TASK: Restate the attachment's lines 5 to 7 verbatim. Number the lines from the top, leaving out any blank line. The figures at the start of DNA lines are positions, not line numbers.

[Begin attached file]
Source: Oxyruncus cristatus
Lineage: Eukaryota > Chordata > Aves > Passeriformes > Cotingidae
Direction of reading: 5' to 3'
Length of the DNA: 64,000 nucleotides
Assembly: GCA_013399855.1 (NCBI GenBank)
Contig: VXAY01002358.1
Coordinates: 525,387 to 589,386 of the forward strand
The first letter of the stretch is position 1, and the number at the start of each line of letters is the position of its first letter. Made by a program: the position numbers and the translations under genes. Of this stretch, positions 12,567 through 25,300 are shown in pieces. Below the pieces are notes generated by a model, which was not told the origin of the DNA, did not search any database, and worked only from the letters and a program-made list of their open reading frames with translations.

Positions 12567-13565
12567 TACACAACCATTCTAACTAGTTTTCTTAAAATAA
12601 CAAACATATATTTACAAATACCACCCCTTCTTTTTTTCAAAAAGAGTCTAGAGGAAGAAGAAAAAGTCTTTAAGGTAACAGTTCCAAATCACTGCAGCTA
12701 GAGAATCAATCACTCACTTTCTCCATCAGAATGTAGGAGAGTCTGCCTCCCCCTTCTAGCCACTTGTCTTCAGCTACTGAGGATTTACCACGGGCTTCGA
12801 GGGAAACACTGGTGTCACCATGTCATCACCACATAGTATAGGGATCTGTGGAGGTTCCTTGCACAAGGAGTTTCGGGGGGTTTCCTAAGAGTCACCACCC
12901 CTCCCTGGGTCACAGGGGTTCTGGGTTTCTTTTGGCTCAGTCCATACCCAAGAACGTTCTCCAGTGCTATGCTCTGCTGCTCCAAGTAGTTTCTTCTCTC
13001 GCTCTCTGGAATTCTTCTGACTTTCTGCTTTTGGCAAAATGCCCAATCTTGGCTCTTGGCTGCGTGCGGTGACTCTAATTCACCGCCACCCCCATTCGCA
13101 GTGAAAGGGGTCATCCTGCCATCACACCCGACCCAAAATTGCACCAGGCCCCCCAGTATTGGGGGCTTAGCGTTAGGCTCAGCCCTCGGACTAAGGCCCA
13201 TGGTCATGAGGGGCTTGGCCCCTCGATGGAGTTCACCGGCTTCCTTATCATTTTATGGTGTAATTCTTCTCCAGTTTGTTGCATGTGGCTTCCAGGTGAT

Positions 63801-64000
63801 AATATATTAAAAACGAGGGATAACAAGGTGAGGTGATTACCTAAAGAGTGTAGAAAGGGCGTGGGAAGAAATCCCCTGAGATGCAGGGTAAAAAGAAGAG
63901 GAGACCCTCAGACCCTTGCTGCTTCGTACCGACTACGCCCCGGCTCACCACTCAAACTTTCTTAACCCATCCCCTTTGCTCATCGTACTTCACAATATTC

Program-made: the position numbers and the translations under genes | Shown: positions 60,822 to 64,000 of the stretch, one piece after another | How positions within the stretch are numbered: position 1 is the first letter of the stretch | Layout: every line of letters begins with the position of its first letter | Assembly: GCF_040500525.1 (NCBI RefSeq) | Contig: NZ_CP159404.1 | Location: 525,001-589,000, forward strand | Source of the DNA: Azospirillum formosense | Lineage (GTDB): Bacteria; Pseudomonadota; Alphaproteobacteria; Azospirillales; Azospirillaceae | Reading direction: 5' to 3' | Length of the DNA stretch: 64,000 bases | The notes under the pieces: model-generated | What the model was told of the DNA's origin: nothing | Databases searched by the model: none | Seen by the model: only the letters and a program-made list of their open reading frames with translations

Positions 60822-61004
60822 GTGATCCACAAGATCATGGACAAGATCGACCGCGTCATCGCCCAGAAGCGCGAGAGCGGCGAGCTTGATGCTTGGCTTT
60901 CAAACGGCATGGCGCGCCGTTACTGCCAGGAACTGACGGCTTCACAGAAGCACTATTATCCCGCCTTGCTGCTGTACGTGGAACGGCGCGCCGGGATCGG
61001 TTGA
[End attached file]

Assembly: GCA_013399855.1 (NCBI GenBank)
Contig: VXAY01002358.1
Coordinates: 525,387 to 589,386 of the forward strand